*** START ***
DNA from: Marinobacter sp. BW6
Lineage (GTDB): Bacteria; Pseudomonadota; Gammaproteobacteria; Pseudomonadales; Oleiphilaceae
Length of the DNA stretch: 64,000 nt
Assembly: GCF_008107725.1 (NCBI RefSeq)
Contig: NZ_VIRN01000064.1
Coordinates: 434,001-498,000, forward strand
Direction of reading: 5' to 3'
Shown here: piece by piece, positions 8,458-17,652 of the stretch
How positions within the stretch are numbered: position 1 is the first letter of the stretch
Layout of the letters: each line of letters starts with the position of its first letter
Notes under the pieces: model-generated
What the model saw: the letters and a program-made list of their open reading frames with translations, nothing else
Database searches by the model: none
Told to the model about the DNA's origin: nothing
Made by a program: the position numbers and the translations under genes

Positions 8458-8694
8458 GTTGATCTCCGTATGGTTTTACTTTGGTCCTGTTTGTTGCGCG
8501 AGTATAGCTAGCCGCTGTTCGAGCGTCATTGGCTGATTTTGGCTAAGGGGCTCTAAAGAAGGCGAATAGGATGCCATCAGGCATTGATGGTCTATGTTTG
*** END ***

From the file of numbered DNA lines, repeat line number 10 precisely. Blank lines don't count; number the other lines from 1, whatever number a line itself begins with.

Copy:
Layout of the letters: each line of letters starts with the position of its first letter